Dream 1 On nights of torment and sorrow
its waters saturate the pillow
and it comes like the smell of moss
with green steps
to touch my right palm
with a jasmine sprig:
I am the river...
Don't you love me? Don't you want to reach Basra
on the wings of the pillow?
I'm awake, awake.
"On my pillow a drop
that tastes like moss..."
Dream 2 Skies shade me.
Low skies shade me and the sparrows,
and my grandfather holds my hand,
his face shaded with a red kaffiyeh.
In the distance the waters shine
and my grandfather holds my hand:
Let's go faster before the birds leave.
Let's go faster before tide robs our nets...
On the grass, fish drip from our nets.
In river fog they appear like green ships,
like red ships,
like blue ships
that sailed before the water rose.
Dream 3 On the shores of Kout Al-Zain dawn was tumbling down.
he date palms wore purple plumes
and in my hair there were stars, warmth, and rain.
I was swimming toward the other bank,
swimming to reach Ahwaz.
And in Ahwaz dawn was tumbling down
and the date palms wore purple plumes
and the water in Karoun tasted just like the water
Sidi Belabas, 4/5/1969
You Imru Ul-Qais
At last in a half-furnished room near Nicosia
you came to deliver peace on your lips.
Is it only now, after five thousand miles,
that you've found the words?
After moss filled your home
and the arrows were scattered in the sea.
Peace to a grove of figs.
Peace to this darkness.
Peace to a shell that hid its blood in wet sleep.
Peace to this ruin.
Like a spring between slim hands
slowly slipping off my covers
the way a farmer peels an apricot's soft stubble,
are you shining like silver while the world is lead?
All that surrounds me are shores.
Shall we start now?
Cities they speak of: there.
Hamlets, villages, capitals.
Our roads have diverged and crossed.
Shall we enter all exits here at once?
Shall we exit all entrances?
Our city is far
and far that eternity wounded in our eyelids.
I want your hands slim.
I won't live long, woman.
I won't live long, kill me.
Clouds fixed like mountains of chalk.
A swallow passes overhead
and reaches the church tower
at the end of the neighborhood.
There are three cedars there—
and I will draw them one day—
and my ashtray is full of snails.
The late morning is white
and the plant shakes
and the table shakes.
Is this the distant roar again?
Is this that blood rushing from joint to vein?
Peace to this morning bee visiting me.
When we came to measure the roads
we thought night was shorter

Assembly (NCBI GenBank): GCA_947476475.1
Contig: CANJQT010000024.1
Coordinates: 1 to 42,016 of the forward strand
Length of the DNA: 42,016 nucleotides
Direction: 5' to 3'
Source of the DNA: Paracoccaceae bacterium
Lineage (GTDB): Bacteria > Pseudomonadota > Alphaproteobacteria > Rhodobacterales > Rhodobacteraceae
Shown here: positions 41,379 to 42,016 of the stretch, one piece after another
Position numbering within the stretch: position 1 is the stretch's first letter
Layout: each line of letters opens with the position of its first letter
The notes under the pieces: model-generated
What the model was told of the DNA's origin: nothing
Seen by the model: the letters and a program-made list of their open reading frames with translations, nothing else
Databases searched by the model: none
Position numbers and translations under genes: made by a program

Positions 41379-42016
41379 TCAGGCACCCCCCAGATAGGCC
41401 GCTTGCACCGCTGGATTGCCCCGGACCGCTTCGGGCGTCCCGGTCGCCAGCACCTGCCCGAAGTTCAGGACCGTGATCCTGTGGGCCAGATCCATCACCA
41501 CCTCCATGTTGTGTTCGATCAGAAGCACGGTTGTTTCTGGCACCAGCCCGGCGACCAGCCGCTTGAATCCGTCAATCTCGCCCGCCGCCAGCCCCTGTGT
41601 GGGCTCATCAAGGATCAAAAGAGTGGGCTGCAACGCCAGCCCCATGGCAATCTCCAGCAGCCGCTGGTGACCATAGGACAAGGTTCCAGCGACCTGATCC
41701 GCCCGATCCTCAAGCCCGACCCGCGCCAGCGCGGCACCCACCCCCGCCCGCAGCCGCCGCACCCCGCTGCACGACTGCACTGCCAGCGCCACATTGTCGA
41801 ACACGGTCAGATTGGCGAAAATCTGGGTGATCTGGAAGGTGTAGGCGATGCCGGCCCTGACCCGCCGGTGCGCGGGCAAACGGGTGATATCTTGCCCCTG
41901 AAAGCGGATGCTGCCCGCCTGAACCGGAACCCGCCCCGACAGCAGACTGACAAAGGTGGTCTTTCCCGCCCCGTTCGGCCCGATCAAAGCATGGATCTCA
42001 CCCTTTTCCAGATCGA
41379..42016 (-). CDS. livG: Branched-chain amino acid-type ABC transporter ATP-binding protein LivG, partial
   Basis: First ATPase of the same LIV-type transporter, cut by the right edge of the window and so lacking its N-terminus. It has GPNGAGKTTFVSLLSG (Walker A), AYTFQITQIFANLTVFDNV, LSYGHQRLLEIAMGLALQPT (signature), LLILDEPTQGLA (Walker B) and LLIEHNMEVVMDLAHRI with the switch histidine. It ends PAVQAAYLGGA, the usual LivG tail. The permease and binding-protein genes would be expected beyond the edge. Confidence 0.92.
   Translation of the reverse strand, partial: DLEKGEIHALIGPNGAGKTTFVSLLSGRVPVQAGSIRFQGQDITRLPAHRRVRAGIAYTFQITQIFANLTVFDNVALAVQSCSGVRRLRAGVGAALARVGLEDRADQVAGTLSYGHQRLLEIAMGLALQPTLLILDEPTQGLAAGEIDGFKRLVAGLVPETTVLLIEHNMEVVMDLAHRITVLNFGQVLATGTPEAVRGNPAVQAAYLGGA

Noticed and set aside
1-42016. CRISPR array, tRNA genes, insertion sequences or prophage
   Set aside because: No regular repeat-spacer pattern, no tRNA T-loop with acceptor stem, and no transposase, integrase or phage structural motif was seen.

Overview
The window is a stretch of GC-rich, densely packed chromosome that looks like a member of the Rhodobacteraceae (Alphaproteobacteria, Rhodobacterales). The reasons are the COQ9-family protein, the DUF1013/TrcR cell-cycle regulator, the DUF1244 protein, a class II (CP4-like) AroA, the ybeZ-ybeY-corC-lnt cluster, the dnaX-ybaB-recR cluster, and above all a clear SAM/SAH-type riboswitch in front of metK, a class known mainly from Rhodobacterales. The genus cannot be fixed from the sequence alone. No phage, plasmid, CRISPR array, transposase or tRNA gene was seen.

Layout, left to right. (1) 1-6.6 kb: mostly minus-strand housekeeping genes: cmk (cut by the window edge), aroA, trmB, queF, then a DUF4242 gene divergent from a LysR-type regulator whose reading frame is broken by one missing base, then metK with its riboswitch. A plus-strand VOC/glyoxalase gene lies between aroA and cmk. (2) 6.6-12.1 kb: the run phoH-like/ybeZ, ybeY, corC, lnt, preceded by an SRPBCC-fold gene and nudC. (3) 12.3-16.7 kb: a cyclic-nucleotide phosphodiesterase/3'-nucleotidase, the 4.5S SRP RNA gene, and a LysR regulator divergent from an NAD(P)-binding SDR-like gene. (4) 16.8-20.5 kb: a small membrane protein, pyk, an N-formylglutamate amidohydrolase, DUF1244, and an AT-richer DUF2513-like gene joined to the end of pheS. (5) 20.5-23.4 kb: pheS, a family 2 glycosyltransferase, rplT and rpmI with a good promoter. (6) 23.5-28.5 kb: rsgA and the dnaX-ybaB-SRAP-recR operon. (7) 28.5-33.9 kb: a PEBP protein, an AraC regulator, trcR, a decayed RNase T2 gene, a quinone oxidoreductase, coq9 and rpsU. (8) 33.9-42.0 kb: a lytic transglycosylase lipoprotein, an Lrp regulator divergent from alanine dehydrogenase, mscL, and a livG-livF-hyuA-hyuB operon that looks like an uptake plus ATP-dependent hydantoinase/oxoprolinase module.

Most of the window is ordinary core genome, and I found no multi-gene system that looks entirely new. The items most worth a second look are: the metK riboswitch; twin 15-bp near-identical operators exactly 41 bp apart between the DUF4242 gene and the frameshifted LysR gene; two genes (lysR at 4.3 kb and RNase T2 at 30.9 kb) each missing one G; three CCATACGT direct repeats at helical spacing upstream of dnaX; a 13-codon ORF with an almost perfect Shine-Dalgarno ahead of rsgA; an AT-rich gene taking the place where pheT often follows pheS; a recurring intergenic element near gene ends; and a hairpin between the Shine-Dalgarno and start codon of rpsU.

than Ibn Khaldun's Muqadima
and we said: North Africa is our cape;
it will protect us from scorching heat and jagged cold.
Maybe we were young.
Maybe we came to eat the sour grapes
our parents avoided.
What wisdom lies in this top spinning?
Which death is easier?
(Note that we didn't even whisper,
"Which death is more beautiful?")
The cedar of the harbor and Samera
with the stupor of she who coiled
in a corner by her spring.
Young friends are fighting unto death
over their share of the ammunition box.
This way we go on as we were.
We learned, but what of this top spinning?
Thank you Imru ul-Qais, victim of murder.
The early sparrow sends a feather
to pomegranate blossoms.
A swallow flies aiming
for his centimeter of the street,
and the small balconies stand
in an infinity of solitude.
Morning ended when morning arrived.
So who will come,
and who will come?
And who will color the edge of the sheet?
Who will celebrate the touch of her fingers?
Who will celebrate the astonishment of morning?
Four boats in the whiteness of the wall.
Four boats in the bottom of the ocean.
The mirrors intervene.
I wanted a voice unlike any other.
Still I proceed in the hall of mirrors:
do I close my eyes now?
Do I ignore what my eyes ignore?
This road has gone on for too long
and the mirror still interferes.
Sometimes I disappear stumbling
in the water of small bays.
The Bosporus Strait shines before me,
in my hands grass
from the shifting bottom, and a shell.
The fish circle around, catching
butterflies, porcupines, stars
and eyes of drowned men.
Eternal silence killing me:
where is this sound coming from?
In a while I will resume my stumbling
among mirrored halls.
one of the leading poets of the Arab world.
Born in Iraq, he has published thirty
volumes of poetry, and as many translations
and works of prose. Khaled Mattawa's translation
of his selected poems, Without
an Alphabet, Without A Face, is forthcoming
this December from Graywolf Press.
Mattawa is the author of two books
of poems, Ismailia
Eclipse (The Sheep Meadow Press, 1996),
and Zodiac of Echoes (forthcoming
from Ausable Press). Mattawa has translated
three volumes of contemporary Arabic poetry,
and co-edited Post Gibran: Anthology
of New Arab American Writing. He is
an assistant professor of English at the
University of Texas, Austin.